A Blessed Life
No one I know wants to have Parkinson’s, including me. But sooner or later, life will put real challenges in front of all of us. When I think about the nine years since my diagnosis, I find that they’ve been some of the best of my life. Because of PD, I’ve been willing to open doors to a different kind of reality — not just walk by them.
While I always worked hard before Parkinson’s, most things came easily to me. With PD, “easily” is not an option. That humbled me and made me think. I came to the conclusion that Parkinson’s is not the end, but the beginning: of testing my own mettle, of recognizing that there are many things far crueler than PD in this world, of realizing that I didn’t have time to feel sorry for myself.
I reached out to help where I could; I’m in the trenches helping other PWPs get information or obtain a walker or join a support group in the Rocky Mountain region. So many people I never would have met otherwise have become friends. I’m truly inspired by the twinkle in their eyes, their capacity to see humor in both good and bad times, their resolve to keep living life to the fullest. And I have the stability and comfort and love of a wonderful family and a partner who could have walked out but elected to stay.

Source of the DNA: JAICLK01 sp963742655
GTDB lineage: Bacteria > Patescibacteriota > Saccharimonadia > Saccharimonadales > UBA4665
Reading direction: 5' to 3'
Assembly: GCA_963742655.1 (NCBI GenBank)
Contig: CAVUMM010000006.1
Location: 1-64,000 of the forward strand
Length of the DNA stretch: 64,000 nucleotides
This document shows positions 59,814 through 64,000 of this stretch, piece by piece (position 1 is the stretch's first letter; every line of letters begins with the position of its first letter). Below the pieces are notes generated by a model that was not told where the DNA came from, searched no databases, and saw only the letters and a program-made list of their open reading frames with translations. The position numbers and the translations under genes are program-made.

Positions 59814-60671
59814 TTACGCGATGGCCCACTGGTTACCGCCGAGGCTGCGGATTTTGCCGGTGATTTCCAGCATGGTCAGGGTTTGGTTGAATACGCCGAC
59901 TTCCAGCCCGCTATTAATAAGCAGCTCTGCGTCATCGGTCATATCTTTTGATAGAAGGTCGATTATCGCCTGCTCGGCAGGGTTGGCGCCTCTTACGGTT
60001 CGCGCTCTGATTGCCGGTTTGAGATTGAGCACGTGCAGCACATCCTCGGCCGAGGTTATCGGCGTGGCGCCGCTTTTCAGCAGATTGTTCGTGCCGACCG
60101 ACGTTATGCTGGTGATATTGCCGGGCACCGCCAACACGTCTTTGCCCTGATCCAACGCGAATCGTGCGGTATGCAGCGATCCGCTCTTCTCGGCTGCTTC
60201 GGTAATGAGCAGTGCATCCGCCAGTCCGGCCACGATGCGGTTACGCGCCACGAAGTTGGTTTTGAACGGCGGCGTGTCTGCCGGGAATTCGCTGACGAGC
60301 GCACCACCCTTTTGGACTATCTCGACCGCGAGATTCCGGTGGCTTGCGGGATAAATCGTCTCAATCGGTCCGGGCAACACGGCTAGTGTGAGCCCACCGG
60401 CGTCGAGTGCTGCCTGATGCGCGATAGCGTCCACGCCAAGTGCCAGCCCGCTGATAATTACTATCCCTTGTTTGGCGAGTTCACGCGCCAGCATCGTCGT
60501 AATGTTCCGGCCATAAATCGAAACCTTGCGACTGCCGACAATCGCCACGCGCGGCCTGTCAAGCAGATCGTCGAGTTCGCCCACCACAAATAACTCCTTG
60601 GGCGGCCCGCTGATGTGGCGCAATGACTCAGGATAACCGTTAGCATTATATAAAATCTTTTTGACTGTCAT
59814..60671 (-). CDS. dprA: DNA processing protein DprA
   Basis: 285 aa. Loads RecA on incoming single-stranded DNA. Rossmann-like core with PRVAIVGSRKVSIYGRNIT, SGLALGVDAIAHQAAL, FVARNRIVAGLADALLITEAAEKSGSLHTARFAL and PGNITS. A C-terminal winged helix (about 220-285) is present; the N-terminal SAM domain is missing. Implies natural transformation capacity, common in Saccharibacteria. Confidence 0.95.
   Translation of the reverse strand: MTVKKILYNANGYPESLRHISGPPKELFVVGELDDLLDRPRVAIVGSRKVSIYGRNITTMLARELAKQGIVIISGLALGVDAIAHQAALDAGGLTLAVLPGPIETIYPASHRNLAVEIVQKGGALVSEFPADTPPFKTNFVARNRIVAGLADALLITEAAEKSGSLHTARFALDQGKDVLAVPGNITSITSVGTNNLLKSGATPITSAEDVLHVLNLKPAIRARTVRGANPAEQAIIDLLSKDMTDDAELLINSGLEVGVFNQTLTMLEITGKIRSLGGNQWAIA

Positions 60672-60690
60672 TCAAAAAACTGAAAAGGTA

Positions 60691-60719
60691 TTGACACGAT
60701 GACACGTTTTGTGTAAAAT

Parkinson’s is a battle. But it’s a battle that energizes me and gives me new purpose. Don’t get me wrong: I have my fair share of not-so-good days. I’ve had setbacks to rebound from. But I’ve also gained insights that I hope made me a better man. My life is blessed.
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